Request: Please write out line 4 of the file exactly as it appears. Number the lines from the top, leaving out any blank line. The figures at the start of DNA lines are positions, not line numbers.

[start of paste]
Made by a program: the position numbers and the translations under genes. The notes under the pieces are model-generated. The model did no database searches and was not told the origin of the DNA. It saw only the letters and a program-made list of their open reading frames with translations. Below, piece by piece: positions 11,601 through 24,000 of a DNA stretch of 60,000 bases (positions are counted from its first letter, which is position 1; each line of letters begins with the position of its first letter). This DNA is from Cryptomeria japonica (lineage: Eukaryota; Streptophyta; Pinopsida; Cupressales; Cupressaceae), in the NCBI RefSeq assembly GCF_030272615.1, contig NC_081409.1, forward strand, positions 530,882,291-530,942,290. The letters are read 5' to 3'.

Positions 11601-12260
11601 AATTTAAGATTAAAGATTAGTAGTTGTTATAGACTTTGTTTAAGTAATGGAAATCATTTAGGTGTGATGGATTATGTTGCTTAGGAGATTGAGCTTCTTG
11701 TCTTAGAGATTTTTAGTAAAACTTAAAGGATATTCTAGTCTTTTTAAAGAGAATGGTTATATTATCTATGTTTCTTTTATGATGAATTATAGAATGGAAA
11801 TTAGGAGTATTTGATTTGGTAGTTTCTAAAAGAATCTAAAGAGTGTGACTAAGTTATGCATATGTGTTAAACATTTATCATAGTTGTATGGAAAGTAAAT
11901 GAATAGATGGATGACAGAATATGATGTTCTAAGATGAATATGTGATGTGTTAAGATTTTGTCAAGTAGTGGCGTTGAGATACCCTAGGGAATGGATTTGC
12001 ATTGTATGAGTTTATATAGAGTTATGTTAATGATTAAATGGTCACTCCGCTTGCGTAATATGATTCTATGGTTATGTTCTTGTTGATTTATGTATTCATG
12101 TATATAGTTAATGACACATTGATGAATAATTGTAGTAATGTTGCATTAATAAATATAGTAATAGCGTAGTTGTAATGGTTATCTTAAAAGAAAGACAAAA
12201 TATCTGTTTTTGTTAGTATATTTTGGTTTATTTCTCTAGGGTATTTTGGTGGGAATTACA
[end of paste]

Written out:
11701 TCTTAGAGATTTTTAGTAAAACTTAAAGGATATTCTAGTCTTTTTAAAGAGAATGGTTATATTATCTATGTTTCTTTTATGATGAATTATAGAATGGAAA